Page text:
While ombudsmen can make an important contribution to journalistic quality, they often fulfill that potential only partially. This is the outcome of a new study recently finished at the European Journalism Observatory (EJO) in Lugano, Switzerland. For the first time, every ombudsman that could be traced in Europe and the Americas had been contacted and sent a detailed questionnaire. Fifty of them replied, which accounts for a response rate of 60 per cent.

Although ombudsmen have managed to mediate conflicts successfully on a number of occasions thus sparing their publishers the costs of going to court, they remain something of a rarity –  even in the US, where they have always had the greatest impact. There are 35 of them in the States, but despite their small number they do have some clout as they hold posts at the papers with the largest circulation, among them USA Today, New York Times, Washington Post and Los Angeles Times. In all, 38 per cent of US newspaper readers have ‘their own’ ombudsman, also referred to as ‘readers’ representative’ or ‘public editor’ (as in the case of the New York Times).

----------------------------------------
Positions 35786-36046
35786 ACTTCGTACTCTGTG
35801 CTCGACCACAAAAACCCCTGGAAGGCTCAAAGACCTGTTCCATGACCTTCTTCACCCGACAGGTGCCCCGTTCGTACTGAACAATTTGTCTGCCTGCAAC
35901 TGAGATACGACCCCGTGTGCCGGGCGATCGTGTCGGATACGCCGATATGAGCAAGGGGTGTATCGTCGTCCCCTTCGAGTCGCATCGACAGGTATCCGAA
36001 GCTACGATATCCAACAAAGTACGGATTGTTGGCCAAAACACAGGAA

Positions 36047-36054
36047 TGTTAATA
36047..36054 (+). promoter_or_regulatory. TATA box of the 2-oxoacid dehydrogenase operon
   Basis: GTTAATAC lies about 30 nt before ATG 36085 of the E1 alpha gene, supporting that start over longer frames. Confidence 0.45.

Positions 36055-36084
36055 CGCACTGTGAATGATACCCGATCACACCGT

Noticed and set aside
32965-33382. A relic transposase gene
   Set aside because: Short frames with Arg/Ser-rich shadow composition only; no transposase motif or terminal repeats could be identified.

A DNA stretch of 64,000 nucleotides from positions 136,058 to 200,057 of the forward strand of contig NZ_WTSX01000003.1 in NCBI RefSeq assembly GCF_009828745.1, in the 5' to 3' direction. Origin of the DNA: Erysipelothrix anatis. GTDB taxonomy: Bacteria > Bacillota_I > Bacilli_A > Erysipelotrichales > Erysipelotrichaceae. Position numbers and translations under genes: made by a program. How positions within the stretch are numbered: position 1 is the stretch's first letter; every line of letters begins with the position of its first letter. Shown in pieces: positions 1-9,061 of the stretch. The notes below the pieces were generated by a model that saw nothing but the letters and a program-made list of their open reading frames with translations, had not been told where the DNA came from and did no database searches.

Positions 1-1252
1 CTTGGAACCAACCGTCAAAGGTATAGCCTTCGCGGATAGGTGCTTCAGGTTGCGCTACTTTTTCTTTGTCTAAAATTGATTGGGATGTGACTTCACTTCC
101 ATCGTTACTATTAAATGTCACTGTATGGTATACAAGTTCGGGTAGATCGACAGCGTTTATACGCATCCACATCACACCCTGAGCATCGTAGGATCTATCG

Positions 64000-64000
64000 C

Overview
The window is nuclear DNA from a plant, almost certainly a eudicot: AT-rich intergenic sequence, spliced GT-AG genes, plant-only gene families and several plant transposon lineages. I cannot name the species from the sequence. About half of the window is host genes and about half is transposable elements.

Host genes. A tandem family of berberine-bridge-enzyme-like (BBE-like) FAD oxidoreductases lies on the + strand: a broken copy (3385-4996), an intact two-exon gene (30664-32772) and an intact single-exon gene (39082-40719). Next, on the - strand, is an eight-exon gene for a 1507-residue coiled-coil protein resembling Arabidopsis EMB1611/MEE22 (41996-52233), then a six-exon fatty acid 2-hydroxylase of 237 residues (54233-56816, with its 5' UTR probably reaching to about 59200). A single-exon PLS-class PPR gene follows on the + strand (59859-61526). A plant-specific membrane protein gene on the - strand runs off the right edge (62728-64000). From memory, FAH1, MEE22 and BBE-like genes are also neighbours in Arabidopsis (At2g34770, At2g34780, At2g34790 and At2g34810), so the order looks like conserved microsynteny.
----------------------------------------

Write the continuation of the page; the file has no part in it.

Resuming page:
Several US studies indicate that this institution does have a very positive effect on both the credibility and the overall quality of the newspapers that make use of it. However, those studies widely ignore what is happening in the rest of the world. Which raises the question as to whether ombudsmen are really just a marginal group outside the USA, and whether and how differences in journalistic culture affect the public perception of that institution.

Europe and Latin America lagging behind
The few ombudsmen that do exist in Central and Northern Europe are usually veteran journalists who can look back on decades of hands-on experience. And with an average age of 68 years, they are either retired or approaching the end of their professional careers. Yet in the US, the job of ombudsman is becoming more of a stepping-stone to more ambitious goals, rather than being the last rung of one’s career ladder.

What follows next? To give an example, in the case of the Washington Post – the most important US paper with a long tradition of employing ombudsmen since 1970 –the former ombudsmen like Ben Bagdikian, Joann Byrd and Geneva Overholser, all went on to become lecturers at prestigious universities. Here they could  make full use of their experience as professional mediators. Another difference between the Old and the New World: in Anglo-American countries, women account for 40 per cent of the function of ombudsman. This percentage that stands as low as 6 per cent in other regions, including Europe which, incidentally, seems all the more noteworthy, given that in other business sectors women, because of their diplomatic skills, have acted as professional mediators for a long time.